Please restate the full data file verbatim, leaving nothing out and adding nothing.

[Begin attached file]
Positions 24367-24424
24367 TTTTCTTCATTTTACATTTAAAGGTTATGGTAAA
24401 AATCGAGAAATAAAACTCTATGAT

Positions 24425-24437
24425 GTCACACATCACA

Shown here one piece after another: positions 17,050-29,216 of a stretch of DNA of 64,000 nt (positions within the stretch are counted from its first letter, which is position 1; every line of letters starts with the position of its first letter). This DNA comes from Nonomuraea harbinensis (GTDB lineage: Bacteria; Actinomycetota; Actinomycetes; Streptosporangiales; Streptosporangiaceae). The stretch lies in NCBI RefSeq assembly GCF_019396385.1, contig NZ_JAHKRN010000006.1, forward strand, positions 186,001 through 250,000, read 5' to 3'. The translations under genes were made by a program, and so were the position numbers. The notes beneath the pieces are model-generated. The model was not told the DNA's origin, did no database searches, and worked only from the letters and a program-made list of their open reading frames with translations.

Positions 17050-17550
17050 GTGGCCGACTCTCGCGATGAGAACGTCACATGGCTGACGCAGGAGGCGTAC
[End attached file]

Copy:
Positions 24367-24424
24367 TTTTCTTCATTTTACATTTAAAGGTTATGGTAAA
24401 AATCGAGAAATAAAACTCTATGAT

Positions 24425-24437
24425 GTCACACATCACA

Shown here one piece after another: positions 17,050-29,216 of a stretch of DNA of 64,000 nt (positions within the stretch are counted from its first letter, which is position 1; every line of letters starts with the position of its first letter). This DNA comes from Nonomuraea harbinensis (GTDB lineage: Bacteria; Actinomycetota; Actinomycetes; Streptosporangiales; Streptosporangiaceae). The stretch lies in NCBI RefSeq assembly GCF_019396385.1, contig NZ_JAHKRN010000006.1, forward strand, positions 186,001 through 250,000, read 5' to 3'. The translations under genes were made by a program, and so were the position numbers. The notes beneath the pieces are model-generated. The model was not told the DNA's origin, did no database searches, and worked only from the letters and a program-made list of their open reading frames with translations.

Positions 17050-17550
17050 GTGGCCGACTCTCGCGATGAGAACGTCACATGGCTGACGCAGGAGGCGTAC